THE RIGHT TO GO TO A SCHOOL THAT LOOKS GOOD ON MY RESUME WITHOUT HAVING TO HEAR ANYTHING MY DAD THINKS IS RED. I see an UCLA alumni group is posting a hit list of leftist professors, and offering students money to monitor said professors' activities. Even the usual idiots are a little embarrassed by their co-religionists' project, though they still maintain that lefty bias among college professors is a very serious problem.

I have said it before, and before that, and before that even, but I will repeat it here: what prevents these aggrieved students from transferring to Liberty University, where Jerry Falwell will see to it that they never hear another leftwing prof again? Or to Hillsdale, or Wheaton, or the Claremont Colleges, or any of these schools? You don't even need vouchers! Let the free market rule!

If these people loved education as much as they loved to bitch and moan, this country would be in great shape.

Thursday, January 19, 2006

NERD CENTRAL STATION. Oh Christ, the Perfesser turns a book review into a dating seminar for his buds. General consensus: Bitches won't give manly mens a break! Here's my favorite chump:
As a 48-year-old never married single man still in decent shape, successful and now retired, and having weathered the "feminist" cultural storm still raging since my teens, I can tell you that even your having read Norah Vincent's book, you STILL have no idea of the anger, the hatred, the vengeance and the pain so many otherwise attractive and available women are afflicted with. It is an epidemic of conflict and self-distortion that begins and ends with an impenetrable sense of entitlement, based on a false sense of victimhood, and for which not just any man but every man must pay forever for the restoration that's never good enough.

The "feminist" demand runs from fathers to brothers to sons and husbands, to their friends and acquaintances and chance encounters; it is endless. "I am woman, hear me roar" has produced a psychological wasteland that would put Sherman's march to shame and into which any man who travels does so at his peril....
That's why God made Astrolube, buddy.

Reynolds gets his missus in on it, leading to a discussion so stupefying that I found myself making a little Dada exercise out of scrolling down the page and reading lines at random, which vastly improved the experience. My favorite so far:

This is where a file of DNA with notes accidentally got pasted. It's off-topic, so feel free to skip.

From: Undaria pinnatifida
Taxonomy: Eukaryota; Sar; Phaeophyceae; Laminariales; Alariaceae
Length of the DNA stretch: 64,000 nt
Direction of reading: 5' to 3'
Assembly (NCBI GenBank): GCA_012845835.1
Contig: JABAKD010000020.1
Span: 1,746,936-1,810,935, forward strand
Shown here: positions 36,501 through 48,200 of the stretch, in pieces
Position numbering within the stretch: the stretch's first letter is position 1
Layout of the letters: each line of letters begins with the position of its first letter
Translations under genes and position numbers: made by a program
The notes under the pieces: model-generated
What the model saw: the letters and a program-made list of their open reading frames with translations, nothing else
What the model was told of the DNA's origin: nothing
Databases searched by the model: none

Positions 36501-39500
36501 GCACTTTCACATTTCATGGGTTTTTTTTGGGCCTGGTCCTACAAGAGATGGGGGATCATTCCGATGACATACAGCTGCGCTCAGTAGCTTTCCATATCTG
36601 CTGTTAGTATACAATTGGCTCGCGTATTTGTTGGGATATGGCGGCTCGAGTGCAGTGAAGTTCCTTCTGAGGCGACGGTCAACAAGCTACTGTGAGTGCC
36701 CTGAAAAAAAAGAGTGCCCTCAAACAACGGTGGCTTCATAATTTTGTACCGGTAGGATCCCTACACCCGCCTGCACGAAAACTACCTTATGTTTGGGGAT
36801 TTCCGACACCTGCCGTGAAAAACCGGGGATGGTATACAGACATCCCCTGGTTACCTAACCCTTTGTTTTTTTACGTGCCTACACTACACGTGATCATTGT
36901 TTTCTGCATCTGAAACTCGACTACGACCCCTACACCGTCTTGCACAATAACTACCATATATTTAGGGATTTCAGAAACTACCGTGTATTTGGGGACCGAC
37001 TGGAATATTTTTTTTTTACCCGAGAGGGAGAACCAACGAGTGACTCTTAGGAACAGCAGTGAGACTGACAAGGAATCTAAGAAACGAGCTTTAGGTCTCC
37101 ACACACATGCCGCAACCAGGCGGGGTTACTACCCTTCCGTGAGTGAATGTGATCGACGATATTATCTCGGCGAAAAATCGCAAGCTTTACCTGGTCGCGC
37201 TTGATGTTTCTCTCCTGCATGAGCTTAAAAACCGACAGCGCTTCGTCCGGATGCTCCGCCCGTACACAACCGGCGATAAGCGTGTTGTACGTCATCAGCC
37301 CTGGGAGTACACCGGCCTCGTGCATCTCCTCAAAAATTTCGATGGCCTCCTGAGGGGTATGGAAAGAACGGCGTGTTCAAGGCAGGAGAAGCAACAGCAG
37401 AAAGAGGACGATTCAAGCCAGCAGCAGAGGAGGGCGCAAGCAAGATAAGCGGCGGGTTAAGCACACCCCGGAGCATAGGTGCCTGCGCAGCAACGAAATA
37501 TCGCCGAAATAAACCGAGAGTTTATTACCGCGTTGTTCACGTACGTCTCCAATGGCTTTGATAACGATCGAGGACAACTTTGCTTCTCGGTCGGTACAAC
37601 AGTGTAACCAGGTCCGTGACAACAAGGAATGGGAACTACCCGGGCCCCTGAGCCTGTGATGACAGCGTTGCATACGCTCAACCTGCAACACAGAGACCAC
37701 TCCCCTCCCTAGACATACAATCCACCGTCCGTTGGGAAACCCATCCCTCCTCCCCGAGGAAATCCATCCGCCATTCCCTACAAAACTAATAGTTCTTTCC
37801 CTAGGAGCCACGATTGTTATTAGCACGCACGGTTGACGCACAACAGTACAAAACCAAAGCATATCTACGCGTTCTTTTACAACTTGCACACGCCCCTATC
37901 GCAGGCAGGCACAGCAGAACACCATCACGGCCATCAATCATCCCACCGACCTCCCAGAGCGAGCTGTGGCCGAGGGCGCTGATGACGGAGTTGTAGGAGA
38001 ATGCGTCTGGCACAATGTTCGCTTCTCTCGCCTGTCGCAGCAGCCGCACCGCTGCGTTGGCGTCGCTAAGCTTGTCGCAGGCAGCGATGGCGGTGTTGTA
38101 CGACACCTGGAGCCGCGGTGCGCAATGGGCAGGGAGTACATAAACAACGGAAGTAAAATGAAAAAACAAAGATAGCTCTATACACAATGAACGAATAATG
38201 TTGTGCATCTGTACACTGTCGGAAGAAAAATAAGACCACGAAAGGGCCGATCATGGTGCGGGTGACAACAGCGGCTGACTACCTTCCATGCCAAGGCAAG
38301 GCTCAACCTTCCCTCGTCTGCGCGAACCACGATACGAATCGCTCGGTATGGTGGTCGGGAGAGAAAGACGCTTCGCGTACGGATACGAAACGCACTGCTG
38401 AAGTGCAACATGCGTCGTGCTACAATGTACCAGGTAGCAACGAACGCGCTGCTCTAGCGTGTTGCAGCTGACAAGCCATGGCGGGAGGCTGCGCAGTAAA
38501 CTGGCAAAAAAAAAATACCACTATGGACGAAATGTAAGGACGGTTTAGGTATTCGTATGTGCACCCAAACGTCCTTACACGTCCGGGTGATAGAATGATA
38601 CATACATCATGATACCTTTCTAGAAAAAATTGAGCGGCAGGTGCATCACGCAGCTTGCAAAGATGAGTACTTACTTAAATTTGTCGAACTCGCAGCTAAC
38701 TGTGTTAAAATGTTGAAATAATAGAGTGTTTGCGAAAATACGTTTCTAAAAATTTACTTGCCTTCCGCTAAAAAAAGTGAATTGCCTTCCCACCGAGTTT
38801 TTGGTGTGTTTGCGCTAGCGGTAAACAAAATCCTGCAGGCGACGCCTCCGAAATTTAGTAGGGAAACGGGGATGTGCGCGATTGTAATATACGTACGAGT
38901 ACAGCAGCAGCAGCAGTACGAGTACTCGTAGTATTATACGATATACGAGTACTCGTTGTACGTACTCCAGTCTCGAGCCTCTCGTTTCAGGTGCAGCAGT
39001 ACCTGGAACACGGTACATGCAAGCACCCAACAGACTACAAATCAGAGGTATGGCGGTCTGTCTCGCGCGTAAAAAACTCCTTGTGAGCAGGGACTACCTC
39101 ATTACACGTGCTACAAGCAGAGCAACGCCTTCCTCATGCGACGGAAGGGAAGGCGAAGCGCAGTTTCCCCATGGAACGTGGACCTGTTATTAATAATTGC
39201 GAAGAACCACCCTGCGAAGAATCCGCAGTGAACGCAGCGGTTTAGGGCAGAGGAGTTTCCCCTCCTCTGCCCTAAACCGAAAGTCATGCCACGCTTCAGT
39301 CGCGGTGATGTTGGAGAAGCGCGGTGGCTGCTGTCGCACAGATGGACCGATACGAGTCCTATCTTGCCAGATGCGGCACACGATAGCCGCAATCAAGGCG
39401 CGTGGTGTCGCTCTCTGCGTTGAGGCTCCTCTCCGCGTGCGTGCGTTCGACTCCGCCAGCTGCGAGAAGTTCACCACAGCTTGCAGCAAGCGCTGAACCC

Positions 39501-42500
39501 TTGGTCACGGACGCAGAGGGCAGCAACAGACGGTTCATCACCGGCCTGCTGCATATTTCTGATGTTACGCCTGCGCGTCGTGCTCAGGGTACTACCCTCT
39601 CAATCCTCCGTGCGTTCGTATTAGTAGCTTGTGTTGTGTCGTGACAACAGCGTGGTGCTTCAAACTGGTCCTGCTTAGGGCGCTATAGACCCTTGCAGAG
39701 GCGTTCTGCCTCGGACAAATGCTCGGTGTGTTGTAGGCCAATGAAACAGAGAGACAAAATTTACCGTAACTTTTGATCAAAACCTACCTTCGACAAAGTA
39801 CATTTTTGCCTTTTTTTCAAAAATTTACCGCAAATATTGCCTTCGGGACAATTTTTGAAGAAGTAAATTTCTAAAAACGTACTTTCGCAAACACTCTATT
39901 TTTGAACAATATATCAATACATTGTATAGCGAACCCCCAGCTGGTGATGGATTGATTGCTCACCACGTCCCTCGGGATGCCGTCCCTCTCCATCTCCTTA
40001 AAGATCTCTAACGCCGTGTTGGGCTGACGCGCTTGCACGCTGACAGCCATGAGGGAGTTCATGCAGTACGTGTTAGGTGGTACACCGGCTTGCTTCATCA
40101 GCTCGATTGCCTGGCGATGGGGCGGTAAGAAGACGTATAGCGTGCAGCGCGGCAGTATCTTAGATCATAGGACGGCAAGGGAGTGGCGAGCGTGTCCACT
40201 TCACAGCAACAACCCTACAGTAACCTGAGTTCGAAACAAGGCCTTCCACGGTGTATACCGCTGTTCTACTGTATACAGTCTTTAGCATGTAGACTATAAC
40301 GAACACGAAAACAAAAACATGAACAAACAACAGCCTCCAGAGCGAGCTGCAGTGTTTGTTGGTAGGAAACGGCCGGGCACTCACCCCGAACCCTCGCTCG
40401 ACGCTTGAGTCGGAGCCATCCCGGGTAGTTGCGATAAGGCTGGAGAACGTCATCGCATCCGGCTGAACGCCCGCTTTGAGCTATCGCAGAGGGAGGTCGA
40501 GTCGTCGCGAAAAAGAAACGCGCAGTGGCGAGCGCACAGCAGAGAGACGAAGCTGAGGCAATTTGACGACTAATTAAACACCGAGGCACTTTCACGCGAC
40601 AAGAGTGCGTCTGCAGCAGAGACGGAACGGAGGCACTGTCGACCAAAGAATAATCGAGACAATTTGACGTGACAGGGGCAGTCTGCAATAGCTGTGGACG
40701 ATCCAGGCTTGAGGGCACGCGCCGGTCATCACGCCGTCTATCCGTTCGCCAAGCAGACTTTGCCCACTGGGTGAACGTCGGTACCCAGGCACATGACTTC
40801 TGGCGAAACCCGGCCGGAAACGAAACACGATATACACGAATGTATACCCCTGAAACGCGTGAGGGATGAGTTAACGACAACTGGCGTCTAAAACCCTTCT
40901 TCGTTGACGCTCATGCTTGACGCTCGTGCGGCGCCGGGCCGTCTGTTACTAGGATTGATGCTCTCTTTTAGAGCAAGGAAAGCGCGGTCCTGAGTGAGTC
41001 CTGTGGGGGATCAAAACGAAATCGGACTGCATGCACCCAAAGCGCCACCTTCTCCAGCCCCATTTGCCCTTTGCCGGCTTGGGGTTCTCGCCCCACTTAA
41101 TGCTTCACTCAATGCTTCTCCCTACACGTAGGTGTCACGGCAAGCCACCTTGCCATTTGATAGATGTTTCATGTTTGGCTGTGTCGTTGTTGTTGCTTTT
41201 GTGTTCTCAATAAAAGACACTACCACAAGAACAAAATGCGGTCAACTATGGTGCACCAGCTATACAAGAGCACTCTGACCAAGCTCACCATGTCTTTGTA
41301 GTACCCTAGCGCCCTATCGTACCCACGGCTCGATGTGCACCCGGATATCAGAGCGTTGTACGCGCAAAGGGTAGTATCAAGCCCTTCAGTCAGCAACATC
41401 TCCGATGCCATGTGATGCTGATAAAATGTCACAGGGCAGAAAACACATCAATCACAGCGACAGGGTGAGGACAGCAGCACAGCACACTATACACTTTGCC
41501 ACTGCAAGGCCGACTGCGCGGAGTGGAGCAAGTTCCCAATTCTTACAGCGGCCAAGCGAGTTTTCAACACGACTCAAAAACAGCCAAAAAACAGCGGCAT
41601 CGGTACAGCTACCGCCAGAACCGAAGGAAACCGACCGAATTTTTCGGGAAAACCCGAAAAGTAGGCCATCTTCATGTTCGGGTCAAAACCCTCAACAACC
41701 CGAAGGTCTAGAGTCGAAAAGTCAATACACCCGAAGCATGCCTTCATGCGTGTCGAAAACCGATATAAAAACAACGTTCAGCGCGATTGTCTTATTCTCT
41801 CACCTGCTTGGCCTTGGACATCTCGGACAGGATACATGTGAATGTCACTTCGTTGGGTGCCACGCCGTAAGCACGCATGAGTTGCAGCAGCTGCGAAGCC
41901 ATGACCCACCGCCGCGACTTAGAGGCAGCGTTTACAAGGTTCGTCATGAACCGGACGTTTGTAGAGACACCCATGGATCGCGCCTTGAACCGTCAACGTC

And if your 'drift' is that I'm greg kuperberg, I'm not. I already told you that I'm a female attorney.


Rather than thinking like prostitutes, I believe these women you describe are thinking like anti-prostitutes.


Since her death, I've made it a point to look for another Filipina.

Perfesser Reynolds' last linkee sees that thread differently: "When we last checked, there were 108 venting males on her site. Don't women want men expressing their feelings? Could it be that women only want their men expressing some of their feelings, if so many had to wait so long for this one lone chance to let fly?" I wonder if he's single, or involved in a committed relationship with the mummified hitchhiker in his smokehouse?

Suddenly all those jokes about keyboard kommandos and Mom's basement have become horribly, horribly real.

Wednesday, January 18, 2006

MAD MAILBAG: EPISODE ONE. Busy again, so I invented a new category that allows me to recycle other people's work and make it look like I did something. Hehndeed!

As a break from the tedious forensic work of isolating the central fallacies in wingnut columns, we go straight for the cheap laffs with Mad Mailbag -- celebrating comment-box crackpots and their prose-poetic descriptions of the alternative universes in which they dwell.

Today's winner comes from Winds of Change, in a response to Armed Liberal's MLK day complaint that liberals don't get King right.

As a quick scan of sites like Roger L. Simon's and (pre-hejira) Michael Totten's shows, the usual fan base for pro-war sorta-usedtobe-whatever-liberal guys like AL consists of conservatives delighted to hear smack spoken by an insider against the hated liberals.

But some in the crowd are not convinced that the former fellow-traveller has truly repented; and when the audience has thinned out, they step to the podium and, as the speaker is packing up his papers, lean over and whisper in his ear:
Armed Liberal said in post #6: "While I think that the Left has foolishly abandoned both the moral center and style of discourse used by Dr. King, I'd bet that it would resonate still in the right voice. I'm looking for that voice..."

Armed Liberal, I hope that you never find it. Because three are some people who are responsive to that voice. They are Christian, conservative and the backbone of the pro-life cause.

The Left, which the voice that you are looking for would serve, is committed to "choice". When all the oily rhetoric about "choice", "quality of life" and so on comes to a practical point, it is the point of a hypodermic needle piercing the heart of a viable human foetus, to inject it with potassium chloride, to kill it. A voice for the Left is a voice that facilitates the slaughter of helpless human beings.

I think that what you want is a Saruman the White, using the finest words to get people to agree to the worst actions.

I hope you never find him.
With friends like these, who needs glassy-eyed stalkers?

P.S. I also propose a codicil to Godwin's Law: any political argument availing wizards, wookies, elves, necromancers, or persons named Something The Something is prima facie bullshit.